The same split surfaced during discussion of three witness-protection bills supported by Darling. While one bill increases the penalty for witness intimidation, two others deal with circumstances which would call for a video conference or deposition in place of a direct meeting between the accused and accuser. One bill states that the court make take a deposition “if it appears that the witness is at risk of being intimidated and therefore may not fully cooperate at trial.” Rep. Shae Sortwell (R-Two Rivers), vice chair of the committee, had his own concerns about the bill’s language.
“This standard of ‘risk of being intimidated,’ that seems really, really broad to me,” Sortwell told Darling during the meeting. “We’re not saying that threats have been made against them,” and yet the bill creates conditions where defendants may not be able to actually face their accusers, a right protected by the U.S. Constitution. In the case of someone on probation or parole, such a double-edged sword could result in being sent back to prison, with only a deposition in the witnesses corner. Darling countered with an argument used by proponents of the bill package throughout the hearing. “All three bills come out of the testimony of and our reactions to law enforcement,” she said. “and they think that intimidation is a big issue in the court system.”
Darling argued that, “I think that the Constitution allows that victims have rights, too.” Sortwell was unmoved by that argument. “What the Constitution was most concerned about was corrupt government, and how it can abuse its power,” he said.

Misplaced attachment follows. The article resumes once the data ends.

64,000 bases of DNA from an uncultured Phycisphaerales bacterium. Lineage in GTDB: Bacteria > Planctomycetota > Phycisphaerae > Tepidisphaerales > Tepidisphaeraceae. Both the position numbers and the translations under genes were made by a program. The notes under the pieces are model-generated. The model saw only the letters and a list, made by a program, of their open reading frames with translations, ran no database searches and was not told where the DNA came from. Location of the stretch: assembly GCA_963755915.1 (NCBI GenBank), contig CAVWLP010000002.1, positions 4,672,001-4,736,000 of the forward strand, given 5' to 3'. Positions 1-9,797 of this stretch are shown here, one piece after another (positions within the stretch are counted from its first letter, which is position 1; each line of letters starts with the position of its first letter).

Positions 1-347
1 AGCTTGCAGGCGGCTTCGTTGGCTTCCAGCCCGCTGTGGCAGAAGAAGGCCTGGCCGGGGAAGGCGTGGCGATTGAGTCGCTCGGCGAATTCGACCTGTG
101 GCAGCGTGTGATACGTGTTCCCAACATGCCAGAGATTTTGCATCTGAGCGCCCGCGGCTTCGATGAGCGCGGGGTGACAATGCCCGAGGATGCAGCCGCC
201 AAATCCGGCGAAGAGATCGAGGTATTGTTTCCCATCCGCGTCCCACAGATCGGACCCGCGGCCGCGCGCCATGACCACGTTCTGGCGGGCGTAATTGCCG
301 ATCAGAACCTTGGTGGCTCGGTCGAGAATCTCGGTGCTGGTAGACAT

Other members expressed similar concerns. Darling referred to a Milwaukee Journal Sentinel article, which she said stated that 23% of witnesses do not come to court due to witness intimidation. A clarification had to be made in the meeting that the actual findings of the MJS investigation were that, “at least 23% [of homicides over the last five years] had problems with witnesses.” That could be anything involving them not coming to court, and isn’t limited to intimidation. This was noted as an unintentional mistake by Darling.
Jenna Gormal, of End Domestic Abuse Wisconsin, had a different idea of how to help victims. “For the past 30 years,” Gormal told Wisconsin Examiner, “when we think about solving the problem of domestic violence the focus has always been on the criminal justice system, and nothing has changed.”
What Gormal is hearing from survivors, she said, “is not that they want to see their partners locked up. They want to see them change.” Victims often also face other issues like financial troubles, or difficulties finding housing. “If we were to focus our attention on actually fixing those issues, then survivors would actually have the means to end the relationship. They’ll have the means to actually secure their own safety.” She wonders where the investments are in restorative justice strategies, or funding education to help combat these issues. “There’s so much investment in the incarceration system,” said Gormal, “and nothing changes, these societal problems are still there.”
Morgan echoed that sentiment. “What the community needs is adequate funding for the programs that currently exist, and actually address the concerns and needs of the people. That’s what will reduce crime within the community.” Looking at the bill package, however, he added in a disappointed tone, “This won’t do it.”
Correction: an earlier version of this story stated that the crime-bill hearing took place in the Joint Finance Committee. In fact, the hearing took place before the Assembly’s Criminal Justice and Public Safety Committee, which met in the Joint Finance Committee room.